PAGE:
WW II Armored Forces: Tanker Helmet

The World War II Tanker Helmet was very popular and armored crewmen wore them as a matter of pride in being "in the Tanks". Goggles were commonly worn with the helmet, even if just kept on top, as in the photos on this page.

Tanker, 1942
Tanker, 1942.

Today in WW II: 16 Sep 1940 Selective Training and Service Act of 1940 signed by Pres. Roosevelt, beginning the military draft of US men aged 21-36.  More 
16 Sep 1941 German encirclement of Soviet forces in Kiev completed, to be followed by ruthless German attacks to annihilate the trapped Red Army troops.
16 Sep 1943 Malaya Zemlya enclave of Novorossiysk port on the Black Sea, after holding out against Wehrmacht for 225 days, liberated by the Red Army.
Visit the Olive-Drab.com World War II Timeline for day-by-day events 1939-1945! See also WW2 Books.

World War II Armored Forces: Tanker Helmet

Tanker, 1942, Ft. Knox -- atop M4 Tank
Tanker, 1942, Ft. Knox -- atop M4 Tank

The U.S. tanks of World War II were very small inside, too small for the crew to wear the standard M-1 helmet. A special purpose Tanker Helmet was developed with these specifications: 1) fits inside an M-1 helmet when shrapnel protection is needed, 2) equipped with microphone and earphones, with connecting jacks, 3) protected the crewman's head from hits on the steel interior.

The Tanker Helmet (or Helmet, Tank) developed in 1938 met all these criteria and more. It was made of rubberized fibre/leather with a thicker band of leather stitched around the rim. An inner suspension was made of a cross of soft leather straps. Ten 3/4 inch ventilation holes helped keep heat down while the back of the head was protected by a neck flap of the same material as the cap.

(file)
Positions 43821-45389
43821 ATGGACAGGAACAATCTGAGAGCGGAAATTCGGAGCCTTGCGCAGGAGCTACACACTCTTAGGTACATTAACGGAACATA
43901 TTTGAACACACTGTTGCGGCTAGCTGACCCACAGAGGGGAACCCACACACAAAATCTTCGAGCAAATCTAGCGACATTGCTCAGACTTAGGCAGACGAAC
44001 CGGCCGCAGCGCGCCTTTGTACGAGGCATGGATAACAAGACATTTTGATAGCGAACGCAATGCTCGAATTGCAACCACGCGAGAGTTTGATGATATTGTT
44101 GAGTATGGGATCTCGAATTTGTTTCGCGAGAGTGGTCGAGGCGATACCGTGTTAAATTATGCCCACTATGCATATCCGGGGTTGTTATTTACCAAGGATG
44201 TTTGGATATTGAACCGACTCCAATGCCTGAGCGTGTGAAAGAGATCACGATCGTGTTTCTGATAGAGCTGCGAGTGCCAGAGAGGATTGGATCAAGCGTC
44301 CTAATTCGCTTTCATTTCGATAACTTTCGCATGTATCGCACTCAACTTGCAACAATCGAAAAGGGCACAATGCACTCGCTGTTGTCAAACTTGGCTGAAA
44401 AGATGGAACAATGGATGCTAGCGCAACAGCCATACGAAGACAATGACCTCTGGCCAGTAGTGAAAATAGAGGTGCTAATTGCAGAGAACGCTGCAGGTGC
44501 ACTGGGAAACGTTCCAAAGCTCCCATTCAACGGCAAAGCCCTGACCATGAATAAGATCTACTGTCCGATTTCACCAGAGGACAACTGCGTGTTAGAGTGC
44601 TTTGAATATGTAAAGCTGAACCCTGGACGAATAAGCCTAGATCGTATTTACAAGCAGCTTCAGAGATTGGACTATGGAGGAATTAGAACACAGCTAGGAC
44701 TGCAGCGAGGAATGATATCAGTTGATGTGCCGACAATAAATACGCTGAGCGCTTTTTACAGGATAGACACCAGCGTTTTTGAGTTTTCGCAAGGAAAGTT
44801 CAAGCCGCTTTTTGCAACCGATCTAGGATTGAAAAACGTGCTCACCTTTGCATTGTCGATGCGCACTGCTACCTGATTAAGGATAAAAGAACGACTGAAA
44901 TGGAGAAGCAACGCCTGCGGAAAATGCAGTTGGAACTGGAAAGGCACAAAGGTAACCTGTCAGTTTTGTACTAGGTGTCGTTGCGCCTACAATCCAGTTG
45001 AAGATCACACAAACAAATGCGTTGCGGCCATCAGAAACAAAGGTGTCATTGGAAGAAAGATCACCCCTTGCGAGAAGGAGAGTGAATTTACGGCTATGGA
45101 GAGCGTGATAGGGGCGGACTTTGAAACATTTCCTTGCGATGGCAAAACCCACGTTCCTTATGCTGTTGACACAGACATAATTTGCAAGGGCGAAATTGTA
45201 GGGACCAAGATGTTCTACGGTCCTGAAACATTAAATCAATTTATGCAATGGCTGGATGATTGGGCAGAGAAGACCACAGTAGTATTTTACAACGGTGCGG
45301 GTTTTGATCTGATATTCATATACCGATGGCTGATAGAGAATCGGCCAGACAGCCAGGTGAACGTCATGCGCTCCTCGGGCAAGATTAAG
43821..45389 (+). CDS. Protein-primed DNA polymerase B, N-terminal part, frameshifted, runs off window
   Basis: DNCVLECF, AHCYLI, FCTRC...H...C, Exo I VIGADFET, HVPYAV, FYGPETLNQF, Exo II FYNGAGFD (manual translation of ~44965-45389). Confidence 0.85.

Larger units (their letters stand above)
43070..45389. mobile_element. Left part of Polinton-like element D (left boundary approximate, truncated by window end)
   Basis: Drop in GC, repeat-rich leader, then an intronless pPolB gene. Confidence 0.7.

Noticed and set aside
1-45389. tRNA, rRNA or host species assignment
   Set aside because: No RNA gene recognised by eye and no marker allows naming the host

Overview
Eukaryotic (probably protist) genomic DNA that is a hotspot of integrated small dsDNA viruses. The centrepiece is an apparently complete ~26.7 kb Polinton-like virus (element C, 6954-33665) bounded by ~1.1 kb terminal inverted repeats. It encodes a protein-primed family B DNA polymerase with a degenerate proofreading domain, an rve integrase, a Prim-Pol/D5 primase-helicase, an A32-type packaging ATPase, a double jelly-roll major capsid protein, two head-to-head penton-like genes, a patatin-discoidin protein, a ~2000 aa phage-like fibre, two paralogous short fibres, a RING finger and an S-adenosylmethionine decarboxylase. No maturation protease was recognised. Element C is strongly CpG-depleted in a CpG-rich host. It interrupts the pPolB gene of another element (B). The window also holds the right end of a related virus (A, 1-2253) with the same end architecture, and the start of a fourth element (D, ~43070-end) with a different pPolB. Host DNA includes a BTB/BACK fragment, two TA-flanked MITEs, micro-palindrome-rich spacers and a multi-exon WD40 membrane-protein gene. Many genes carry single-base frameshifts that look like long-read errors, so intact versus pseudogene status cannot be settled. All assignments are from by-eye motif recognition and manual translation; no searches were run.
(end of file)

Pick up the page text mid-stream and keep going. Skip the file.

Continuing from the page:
Side ear pieces (again, same material as the cap) were loosely attached, each with an R-14 earphone built into a center hole. The ear flaps could be worn flipped up, but inside a tank the noise level was so high that you could hear nothing unless the earphones were right against your ears. Side spring-loaded tabs held the earflaps tightly to the ears when that was desired. A throat microphone was usually used with this helmet.

Tankers, Ft. Knox, KY, June 1942.
Tankers, Ft. Knox, KY, June 1942.

The whole shell was painted olive drab as issued but some were also painted other colors to indicate rank or special roles. The leather was natural tan color, not dyed. Rawlings was the manufacturer of the Tanker Helmet. Typical markings were stamped on the leather suspension with the Rawlings logo, a size, and patent numbers.

Find More Information on the Internet

There are many fine websites that have additional information on this topic, too many to list here and too many to keep up with as they come and go. Use this Google web search form to get an up to date report of what's out there.

For good results, try entering this: army tanker helmet. Then click the Search button.

Military Theme
T-Shirts & Stuff
Visit Olive-Drab.com's sister site for
over 10,000 free military vehicle photos!